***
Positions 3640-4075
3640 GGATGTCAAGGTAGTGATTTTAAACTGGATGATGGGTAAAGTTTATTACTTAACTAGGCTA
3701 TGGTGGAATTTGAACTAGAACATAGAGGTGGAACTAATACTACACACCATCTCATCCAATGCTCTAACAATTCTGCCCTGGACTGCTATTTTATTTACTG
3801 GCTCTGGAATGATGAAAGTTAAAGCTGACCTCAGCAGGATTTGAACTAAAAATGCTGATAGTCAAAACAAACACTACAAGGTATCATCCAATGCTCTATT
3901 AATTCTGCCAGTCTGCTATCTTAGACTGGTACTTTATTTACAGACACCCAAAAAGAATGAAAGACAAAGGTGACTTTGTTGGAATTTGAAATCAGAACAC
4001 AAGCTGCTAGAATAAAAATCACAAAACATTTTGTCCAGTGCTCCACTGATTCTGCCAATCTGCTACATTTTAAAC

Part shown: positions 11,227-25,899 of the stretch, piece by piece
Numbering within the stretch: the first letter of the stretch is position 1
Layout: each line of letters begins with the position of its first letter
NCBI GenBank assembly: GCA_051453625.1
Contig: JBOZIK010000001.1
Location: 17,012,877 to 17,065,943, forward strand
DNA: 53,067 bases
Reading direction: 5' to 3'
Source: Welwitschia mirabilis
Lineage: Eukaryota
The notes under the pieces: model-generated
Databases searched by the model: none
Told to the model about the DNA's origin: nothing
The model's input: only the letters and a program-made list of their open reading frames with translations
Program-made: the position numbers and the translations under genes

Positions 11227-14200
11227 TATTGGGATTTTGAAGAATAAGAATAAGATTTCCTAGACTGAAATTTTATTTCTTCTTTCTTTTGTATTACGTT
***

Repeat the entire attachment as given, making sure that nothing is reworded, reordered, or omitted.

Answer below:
Positions 3640-4075
3640 GGATGTCAAGGTAGTGATTTTAAACTGGATGATGGGTAAAGTTTATTACTTAACTAGGCTA
3701 TGGTGGAATTTGAACTAGAACATAGAGGTGGAACTAATACTACACACCATCTCATCCAATGCTCTAACAATTCTGCCCTGGACTGCTATTTTATTTACTG
3801 GCTCTGGAATGATGAAAGTTAAAGCTGACCTCAGCAGGATTTGAACTAAAAATGCTGATAGTCAAAACAAACACTACAAGGTATCATCCAATGCTCTATT
3901 AATTCTGCCAGTCTGCTATCTTAGACTGGTACTTTATTTACAGACACCCAAAAAGAATGAAAGACAAAGGTGACTTTGTTGGAATTTGAAATCAGAACAC
4001 AAGCTGCTAGAATAAAAATCACAAAACATTTTGTCCAGTGCTCCACTGATTCTGCCAATCTGCTACATTTTAAAC

Part shown: positions 11,227-25,899 of the stretch, piece by piece
Numbering within the stretch: the first letter of the stretch is position 1
Layout: each line of letters begins with the position of its first letter
NCBI GenBank assembly: GCA_051453625.1
Contig: JBOZIK010000001.1
Location: 17,012,877 to 17,065,943, forward strand
DNA: 53,067 bases
Reading direction: 5' to 3'
Source: Welwitschia mirabilis
Lineage: Eukaryota
The notes under the pieces: model-generated
Databases searched by the model: none
Told to the model about the DNA's origin: nothing
The model's input: only the letters and a program-made list of their open reading frames with translations
Program-made: the position numbers and the translations under genes

Positions 11227-14200
11227 TATTGGGATTTTGAAGAATAAGAATAAGATTTCCTAGACTGAAATTTTATTTCTTCTTTCTTTTGTATTACGTT